Nature was supposed to have been tamed within reasonable limits and only humans could hold up other humans in their goals.

But few Germans today are willing to rate Stalin's army as being a greater enemy than Russian winter and Russian mud and the sheer Russian expanse.

Even fewer of today's airforce staff officers still believe that German fighters and ack-ack
guns were the prime reason why massive numbers of Allied bombers failed to  permanently knock out any German power plants or oil refineries.

In a world war that ended up being as much being 'against the world' as being 'conducted all over the world', Modernity took a blow it never fully recovered from: "Wild Trumps Will, every time".

Nature bats last... but it bats long and it bats hard....

the coalition of the Un-willing

On the afternoon of September 2st 1939, it seemed as if the global coalition of those nations willing to face down Hitler numbered exactly "zero".

(Poland had no moral choice to make - it was simply invaded.)

But Britain and France still had sizable numbers of their elite willing to listen to Italy's plea for a conference to settle this dispute between neighbours 'honorably' - as was done at earlier Munich.

So World War II was by no means a certainty that afternoon.

Only at 1130 pm that night, during a tremendous thunderstorm, when the British Cabinet voted to go to war with Germany next morning, unless it ceased its war against Poland, did the 'world war' portion of the localized German-Polish war really begin.

As the 'Greatest Generation ever' basks in the glow of praise for doing its bit in 'the Best War ever'/ 'the last Good war' , it is worth recalling the long,long timeline of just when (or even if) each nation on earth decided to join the coalition of the willing against Hitler  - and whether or not they followed these bold words up, by actually sending their citizens into combat.

Some waited the full twelve years from 1933 to 1945 to oppose Herr Hitler (and only verbally at that) and some never did.

The very first combatant nation was Germany , on August 31 1939. The last new combatant was the USSR, going to war against Japan on August 8th 1945.

In between those six years, the world's nations shifted their feet from side to side to side, going from neutrality to supporting one side but remaining neutral, to joining them formally as an ally to changing sides or back again to neutrality and just about everything in between.

Many only joined the war against Hitler in the Spring of 1945, with Germany defeated and in fear they would be denied a seat in the proposed postwar United Nations organization, unless they at least declared war on Hitler before Berlin surrendered.

At any one time, a nation's formal decision about wartime status and its more informal 'leanings' to one side or other (or the intensity of its commitment to its allies) were usually opposed by a good sum of its citizens as 'going too far' or 'not far enough'.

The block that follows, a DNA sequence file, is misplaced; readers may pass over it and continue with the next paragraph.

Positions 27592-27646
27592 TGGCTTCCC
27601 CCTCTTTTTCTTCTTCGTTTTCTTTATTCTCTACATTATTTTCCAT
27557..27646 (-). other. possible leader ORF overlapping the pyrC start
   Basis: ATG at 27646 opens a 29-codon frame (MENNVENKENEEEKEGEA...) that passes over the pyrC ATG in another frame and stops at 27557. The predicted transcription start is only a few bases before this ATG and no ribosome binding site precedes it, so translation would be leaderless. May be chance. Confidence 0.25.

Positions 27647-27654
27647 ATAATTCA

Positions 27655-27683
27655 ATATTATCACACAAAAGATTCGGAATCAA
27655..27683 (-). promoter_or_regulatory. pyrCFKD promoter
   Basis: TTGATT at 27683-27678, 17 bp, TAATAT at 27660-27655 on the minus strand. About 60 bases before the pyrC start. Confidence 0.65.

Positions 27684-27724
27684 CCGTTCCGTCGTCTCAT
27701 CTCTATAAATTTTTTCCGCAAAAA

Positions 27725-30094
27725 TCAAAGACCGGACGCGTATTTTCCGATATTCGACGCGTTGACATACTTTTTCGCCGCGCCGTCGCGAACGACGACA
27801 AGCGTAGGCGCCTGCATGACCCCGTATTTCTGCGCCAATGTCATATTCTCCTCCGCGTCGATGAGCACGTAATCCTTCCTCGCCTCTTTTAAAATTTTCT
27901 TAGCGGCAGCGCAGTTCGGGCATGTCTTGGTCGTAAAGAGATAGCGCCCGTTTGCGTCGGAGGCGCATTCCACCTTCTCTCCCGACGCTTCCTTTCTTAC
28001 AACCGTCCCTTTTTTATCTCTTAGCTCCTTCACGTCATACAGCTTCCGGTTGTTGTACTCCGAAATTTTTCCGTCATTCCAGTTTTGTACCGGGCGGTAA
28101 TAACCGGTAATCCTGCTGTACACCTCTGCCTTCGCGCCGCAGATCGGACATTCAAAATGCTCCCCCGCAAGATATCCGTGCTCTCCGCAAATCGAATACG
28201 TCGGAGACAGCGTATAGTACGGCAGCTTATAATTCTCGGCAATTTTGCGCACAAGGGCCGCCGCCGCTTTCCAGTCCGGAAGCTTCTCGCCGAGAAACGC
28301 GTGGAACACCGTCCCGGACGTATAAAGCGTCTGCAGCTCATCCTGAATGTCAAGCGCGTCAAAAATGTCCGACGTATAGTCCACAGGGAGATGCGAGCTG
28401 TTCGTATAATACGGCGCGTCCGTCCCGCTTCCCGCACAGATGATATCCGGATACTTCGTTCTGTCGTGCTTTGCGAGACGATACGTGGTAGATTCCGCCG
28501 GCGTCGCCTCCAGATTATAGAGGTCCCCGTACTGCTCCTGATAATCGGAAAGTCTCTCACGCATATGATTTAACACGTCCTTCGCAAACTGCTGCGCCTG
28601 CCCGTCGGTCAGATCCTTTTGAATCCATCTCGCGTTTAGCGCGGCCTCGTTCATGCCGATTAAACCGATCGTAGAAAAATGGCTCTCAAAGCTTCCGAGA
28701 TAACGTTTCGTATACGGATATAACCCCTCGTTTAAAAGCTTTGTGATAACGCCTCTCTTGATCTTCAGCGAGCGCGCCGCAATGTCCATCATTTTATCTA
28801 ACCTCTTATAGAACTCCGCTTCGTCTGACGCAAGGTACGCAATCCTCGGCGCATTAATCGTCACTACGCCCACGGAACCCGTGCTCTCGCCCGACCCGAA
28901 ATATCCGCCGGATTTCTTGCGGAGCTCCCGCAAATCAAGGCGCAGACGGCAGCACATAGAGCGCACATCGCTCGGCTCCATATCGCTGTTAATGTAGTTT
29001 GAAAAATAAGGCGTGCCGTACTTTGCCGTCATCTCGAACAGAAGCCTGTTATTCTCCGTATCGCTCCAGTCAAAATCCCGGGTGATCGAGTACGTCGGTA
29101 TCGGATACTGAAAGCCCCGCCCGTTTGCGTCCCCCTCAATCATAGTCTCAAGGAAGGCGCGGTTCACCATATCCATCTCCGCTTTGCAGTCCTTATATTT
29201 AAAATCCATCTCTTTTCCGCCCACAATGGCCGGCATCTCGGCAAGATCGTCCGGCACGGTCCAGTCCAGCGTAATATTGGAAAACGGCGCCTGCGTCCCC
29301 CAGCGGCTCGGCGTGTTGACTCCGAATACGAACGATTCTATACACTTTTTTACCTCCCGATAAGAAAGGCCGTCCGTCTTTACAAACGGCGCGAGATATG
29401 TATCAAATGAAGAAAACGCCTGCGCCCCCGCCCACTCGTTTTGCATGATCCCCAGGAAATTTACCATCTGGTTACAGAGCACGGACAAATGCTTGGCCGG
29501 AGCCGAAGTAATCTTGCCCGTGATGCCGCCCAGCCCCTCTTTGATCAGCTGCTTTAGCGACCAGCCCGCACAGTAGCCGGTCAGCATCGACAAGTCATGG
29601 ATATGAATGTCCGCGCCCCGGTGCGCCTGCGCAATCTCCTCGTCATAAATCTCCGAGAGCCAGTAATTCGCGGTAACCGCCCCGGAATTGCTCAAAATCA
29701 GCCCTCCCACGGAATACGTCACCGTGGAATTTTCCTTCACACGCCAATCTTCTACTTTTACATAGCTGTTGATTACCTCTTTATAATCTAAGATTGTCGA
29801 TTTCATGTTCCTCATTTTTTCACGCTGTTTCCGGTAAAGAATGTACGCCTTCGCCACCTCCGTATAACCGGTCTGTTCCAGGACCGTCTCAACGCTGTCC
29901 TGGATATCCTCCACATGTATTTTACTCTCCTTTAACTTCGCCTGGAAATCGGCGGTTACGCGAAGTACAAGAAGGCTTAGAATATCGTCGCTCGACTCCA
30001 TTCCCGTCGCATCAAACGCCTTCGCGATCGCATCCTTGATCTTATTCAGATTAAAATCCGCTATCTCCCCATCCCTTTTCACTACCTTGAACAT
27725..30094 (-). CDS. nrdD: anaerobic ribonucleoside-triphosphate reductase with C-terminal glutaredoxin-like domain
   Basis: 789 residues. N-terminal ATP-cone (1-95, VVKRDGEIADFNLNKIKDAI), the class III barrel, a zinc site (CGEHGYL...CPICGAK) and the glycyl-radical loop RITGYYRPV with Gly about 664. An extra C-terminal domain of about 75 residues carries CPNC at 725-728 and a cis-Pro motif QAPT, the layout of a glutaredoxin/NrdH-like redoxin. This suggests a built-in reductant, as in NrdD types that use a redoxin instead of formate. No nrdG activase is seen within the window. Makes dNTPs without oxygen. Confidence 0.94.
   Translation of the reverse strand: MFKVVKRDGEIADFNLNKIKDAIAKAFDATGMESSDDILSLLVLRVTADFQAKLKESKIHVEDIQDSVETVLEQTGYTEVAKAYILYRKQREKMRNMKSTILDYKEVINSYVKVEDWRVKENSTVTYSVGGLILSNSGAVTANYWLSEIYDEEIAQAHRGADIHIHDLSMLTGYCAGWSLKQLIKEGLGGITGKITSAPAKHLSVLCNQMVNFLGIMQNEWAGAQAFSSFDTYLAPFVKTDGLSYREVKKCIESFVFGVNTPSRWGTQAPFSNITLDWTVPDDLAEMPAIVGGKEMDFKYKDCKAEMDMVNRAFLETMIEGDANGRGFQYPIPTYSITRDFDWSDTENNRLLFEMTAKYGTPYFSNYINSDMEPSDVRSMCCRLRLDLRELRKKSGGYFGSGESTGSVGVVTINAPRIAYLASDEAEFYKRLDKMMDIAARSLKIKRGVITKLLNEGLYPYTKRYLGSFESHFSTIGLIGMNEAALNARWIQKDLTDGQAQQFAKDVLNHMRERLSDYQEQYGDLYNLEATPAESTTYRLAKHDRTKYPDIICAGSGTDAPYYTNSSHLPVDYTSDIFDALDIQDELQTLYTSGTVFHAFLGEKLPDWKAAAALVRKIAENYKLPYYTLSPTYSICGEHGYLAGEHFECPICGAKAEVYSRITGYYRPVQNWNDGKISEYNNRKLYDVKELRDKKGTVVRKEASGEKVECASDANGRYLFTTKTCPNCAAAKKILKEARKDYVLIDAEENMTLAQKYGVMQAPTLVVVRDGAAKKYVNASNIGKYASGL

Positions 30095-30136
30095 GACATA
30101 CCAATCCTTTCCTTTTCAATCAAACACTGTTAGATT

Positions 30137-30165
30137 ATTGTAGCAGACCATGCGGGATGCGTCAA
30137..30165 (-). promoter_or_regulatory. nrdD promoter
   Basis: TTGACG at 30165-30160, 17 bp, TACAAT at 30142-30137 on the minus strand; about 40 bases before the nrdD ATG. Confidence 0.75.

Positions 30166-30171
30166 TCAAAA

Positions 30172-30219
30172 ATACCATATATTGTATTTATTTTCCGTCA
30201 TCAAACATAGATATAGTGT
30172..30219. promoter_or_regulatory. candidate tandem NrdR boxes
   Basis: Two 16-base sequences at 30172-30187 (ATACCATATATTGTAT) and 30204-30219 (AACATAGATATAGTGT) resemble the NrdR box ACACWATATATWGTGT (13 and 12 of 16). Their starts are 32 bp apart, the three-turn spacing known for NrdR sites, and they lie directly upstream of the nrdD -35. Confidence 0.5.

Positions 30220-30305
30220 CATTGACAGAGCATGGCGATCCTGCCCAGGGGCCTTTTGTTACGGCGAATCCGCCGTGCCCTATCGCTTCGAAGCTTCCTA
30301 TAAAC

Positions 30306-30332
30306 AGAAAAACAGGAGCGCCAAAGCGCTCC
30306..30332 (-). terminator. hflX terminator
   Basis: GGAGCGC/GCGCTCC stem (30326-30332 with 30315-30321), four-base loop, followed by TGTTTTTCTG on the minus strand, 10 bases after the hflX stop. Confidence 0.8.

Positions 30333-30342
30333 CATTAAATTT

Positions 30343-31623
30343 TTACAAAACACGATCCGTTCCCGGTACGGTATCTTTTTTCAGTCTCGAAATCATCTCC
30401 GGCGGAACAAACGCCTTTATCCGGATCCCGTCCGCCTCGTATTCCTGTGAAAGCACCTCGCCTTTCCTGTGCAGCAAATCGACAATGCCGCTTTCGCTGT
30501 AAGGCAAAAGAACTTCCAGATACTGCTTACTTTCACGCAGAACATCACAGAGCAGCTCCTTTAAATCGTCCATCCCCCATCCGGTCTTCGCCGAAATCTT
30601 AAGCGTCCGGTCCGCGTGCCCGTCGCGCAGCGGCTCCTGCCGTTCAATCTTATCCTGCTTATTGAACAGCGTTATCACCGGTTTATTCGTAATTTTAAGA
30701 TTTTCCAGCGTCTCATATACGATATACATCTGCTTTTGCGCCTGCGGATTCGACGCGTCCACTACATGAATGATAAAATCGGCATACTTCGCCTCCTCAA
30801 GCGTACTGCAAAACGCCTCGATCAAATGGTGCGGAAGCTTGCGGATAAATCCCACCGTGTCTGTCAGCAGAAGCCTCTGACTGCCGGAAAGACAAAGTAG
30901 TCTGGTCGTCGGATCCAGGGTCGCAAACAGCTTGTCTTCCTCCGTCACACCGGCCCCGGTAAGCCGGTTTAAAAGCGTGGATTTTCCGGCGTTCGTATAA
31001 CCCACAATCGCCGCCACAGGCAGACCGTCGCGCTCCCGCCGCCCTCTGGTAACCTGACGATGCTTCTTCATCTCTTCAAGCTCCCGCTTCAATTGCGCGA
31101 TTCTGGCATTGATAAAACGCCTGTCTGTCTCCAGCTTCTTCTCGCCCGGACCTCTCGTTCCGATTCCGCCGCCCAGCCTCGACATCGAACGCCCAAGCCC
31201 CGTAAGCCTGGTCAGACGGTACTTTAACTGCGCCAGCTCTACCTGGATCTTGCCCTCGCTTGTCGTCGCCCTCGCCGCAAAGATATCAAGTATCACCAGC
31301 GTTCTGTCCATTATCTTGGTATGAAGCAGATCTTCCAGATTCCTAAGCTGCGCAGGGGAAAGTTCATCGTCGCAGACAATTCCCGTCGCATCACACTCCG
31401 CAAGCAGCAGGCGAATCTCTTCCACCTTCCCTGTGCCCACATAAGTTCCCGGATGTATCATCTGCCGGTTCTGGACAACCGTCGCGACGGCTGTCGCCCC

Really 'the coalition of those willing to oppose Hitler' was in the end made of of individuals, not nations.

They joined it one at a time and varied day by day in the intensity of their commitment against Hitler's ideals.

Looking for the opponents to Hitlerism at the level of 'the nation' reveals that all nations on earth were immorally slow to take him on and is a crude measure of the long road to defeating the ideas of Hitler as well as just his military forces.

Individuals both did much,much better than the various nations - and much,much worse...

Friday, July 2, 2010

Does 'Mo goes Po' mean 'MOdernity goes POstal?'

A couple of friends, who know my sense of humour, asked me if "MO goes PO" stood for MOdernity goes POstal.

It does not, although I do think Modernity did go postal between 1939 and 1945 - its just that Modernity could have gone postal for a while and then made a complete recovery.

But it didn't.

So the bigger story is how Modernity plunged, over six years, from its Apogee at the New York World's Fair's visions of the World of Tomorrow all the way down to to its Nadir at Auschwitz.

It never recovered and it was forced to see its era very slowly and very quietly fade away.

(Significantly, the 1939-1940 NY World's Fair was also the time and place for the first ever fan convention for Sci Fi literature - at that time it was the literature that was the most unquestioningly Modern.

I doubt you could say that of most Sci Fi stories, post 1946.)

It is a lot to ask of the six short years from September 2nd 1939 to September 2nd 1945 ; can I make my case it actually happened in that a brief a time period?

I think so - the emotional change inside our hearts happened during the war, even if the actions that followed had to wait for peacetime conditions to be allowed to come forward.

If my project ever get produced as a play,film or musical, those six years will have to get packed into three hours - at the most - compressing the experience of the Mo-to-Po Revolution into an even tighter time experience.

Martin Henry Dawson